A young author meets and marries the woman who bought the first copy of his new book. They live happily with their son, but some time later, as the husband is moving into the family's new ...
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A young author meets and marries the woman who bought the first copy of his new book. They live happily with their son, but some time later, as the husband is moving into the family's new home, a woman in the neighborhood tries to seduce him. Although he resists, his wife becomes very suspicious, and her distrust threatens to ruin the whole family.Written by
There's good news and bad news for Kenneth MacKenna. The good news is that his first novel is finally published and at the bookstores (remember bookstores?). The bad news -- for the new author, at any rate -- is that it's Armistice Day, so no one is buying books. Except that when he goes on the street, he finds Mary Astor with his book. So they get married. Things are tough at first, but by 1931, he's established and prosperous and buys a house in Westchester County. He's up there by himself, because Miss Astor is in Baltimore working on a collection of folk songs and his son is at camp. So there's only the welcome wagon, headed by Lilyan Tashman, who wants to make herself very welcome.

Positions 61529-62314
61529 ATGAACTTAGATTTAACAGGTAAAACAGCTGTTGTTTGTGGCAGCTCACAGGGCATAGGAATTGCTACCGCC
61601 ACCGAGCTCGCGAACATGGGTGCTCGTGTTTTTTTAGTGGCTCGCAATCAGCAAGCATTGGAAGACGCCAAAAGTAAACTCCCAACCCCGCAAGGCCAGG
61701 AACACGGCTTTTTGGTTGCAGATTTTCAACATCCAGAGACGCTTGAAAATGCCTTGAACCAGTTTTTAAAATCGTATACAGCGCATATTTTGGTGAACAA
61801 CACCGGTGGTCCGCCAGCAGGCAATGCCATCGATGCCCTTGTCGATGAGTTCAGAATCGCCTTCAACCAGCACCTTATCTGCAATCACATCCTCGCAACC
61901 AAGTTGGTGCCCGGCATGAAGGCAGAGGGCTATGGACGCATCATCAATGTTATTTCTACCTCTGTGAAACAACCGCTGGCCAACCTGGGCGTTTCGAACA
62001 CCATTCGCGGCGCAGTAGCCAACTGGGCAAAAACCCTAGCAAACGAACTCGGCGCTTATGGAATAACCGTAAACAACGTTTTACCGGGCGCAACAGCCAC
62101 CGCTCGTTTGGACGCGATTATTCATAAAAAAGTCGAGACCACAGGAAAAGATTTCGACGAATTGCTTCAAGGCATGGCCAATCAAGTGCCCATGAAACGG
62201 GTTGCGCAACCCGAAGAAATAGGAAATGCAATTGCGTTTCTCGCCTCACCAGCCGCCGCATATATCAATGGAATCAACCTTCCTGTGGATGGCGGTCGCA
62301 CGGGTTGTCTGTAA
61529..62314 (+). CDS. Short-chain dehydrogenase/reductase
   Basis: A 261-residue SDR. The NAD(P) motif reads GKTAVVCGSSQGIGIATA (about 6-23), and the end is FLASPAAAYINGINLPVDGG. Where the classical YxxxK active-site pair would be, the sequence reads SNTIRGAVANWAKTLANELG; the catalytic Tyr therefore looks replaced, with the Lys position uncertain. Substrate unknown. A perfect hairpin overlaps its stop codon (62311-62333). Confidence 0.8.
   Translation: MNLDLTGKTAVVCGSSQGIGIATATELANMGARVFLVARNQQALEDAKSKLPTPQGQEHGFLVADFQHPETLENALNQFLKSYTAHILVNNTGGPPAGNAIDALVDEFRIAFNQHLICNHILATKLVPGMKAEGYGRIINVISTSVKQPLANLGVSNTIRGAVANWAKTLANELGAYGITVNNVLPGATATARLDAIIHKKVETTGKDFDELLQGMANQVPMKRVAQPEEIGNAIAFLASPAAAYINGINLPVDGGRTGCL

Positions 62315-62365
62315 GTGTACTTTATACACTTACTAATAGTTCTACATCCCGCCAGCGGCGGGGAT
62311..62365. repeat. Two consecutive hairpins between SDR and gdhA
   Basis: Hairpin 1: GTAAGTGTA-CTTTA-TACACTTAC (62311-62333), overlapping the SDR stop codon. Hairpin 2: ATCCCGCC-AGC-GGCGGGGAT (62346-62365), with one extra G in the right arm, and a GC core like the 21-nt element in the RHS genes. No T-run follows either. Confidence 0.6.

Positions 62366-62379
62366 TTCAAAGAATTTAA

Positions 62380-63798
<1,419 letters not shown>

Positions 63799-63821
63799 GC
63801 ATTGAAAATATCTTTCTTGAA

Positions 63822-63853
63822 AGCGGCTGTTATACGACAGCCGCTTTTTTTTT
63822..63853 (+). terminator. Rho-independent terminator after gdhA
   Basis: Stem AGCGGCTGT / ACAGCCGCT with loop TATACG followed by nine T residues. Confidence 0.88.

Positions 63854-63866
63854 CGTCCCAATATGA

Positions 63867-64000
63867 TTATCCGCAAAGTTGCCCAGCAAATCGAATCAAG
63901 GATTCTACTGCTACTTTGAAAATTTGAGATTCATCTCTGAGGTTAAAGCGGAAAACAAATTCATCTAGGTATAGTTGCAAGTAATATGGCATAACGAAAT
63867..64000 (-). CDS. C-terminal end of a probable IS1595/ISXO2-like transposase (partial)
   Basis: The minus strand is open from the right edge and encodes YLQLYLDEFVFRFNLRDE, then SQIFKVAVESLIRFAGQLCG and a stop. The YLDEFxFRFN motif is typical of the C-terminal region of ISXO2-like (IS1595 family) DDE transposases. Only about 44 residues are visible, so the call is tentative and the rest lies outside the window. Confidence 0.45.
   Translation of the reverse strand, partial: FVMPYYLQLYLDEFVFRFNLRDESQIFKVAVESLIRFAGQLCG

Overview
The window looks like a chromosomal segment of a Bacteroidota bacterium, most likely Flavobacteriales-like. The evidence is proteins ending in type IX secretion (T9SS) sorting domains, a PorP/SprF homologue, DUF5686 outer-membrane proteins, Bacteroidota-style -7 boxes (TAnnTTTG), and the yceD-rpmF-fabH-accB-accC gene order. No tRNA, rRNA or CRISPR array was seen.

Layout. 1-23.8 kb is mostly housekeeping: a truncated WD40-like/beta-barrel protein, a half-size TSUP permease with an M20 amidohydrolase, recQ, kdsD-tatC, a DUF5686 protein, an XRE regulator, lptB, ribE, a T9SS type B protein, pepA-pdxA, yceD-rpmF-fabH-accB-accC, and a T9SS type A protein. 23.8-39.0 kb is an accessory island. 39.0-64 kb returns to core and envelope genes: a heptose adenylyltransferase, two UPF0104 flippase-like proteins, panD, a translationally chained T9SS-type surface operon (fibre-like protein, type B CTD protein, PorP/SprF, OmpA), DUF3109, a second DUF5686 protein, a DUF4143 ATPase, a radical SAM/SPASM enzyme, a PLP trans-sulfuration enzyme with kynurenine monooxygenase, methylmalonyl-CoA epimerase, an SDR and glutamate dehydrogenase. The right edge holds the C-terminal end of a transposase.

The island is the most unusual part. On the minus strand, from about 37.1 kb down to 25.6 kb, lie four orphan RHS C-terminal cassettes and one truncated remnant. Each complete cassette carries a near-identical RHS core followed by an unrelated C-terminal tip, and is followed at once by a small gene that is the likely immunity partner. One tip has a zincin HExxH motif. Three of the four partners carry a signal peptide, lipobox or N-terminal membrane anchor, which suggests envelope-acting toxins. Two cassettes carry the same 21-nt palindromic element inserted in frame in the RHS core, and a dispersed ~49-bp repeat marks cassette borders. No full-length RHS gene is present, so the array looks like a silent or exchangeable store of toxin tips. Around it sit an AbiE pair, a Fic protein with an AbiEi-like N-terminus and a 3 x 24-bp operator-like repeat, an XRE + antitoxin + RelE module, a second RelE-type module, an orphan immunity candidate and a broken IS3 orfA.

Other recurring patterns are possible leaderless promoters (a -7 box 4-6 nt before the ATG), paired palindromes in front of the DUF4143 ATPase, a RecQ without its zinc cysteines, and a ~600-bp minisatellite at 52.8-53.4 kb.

It's from a stage play co-written by George Abbott, with F. Hugh Herbert doing the screenplay. The direction is by Robert Florey, and I expect that's why this movie is not as good as it might have been. Visually it's fine. With Mary Astor, how could it not be? Florey directs the visuals very well, with Arthur Edeson doing his usual fine job running the camera, but the line readings are a bit mechanical. Everyone is very emphatic, turning every line into a speech. Maybe it's the sound system at Tiffany Studios, where this was filmed.
Whatever the reason for the failures, it's a fine story, nevertheless. Miss Astor, of course, would become a fine actress, and Mr. McKenna would be no slouch as a supporting actor.
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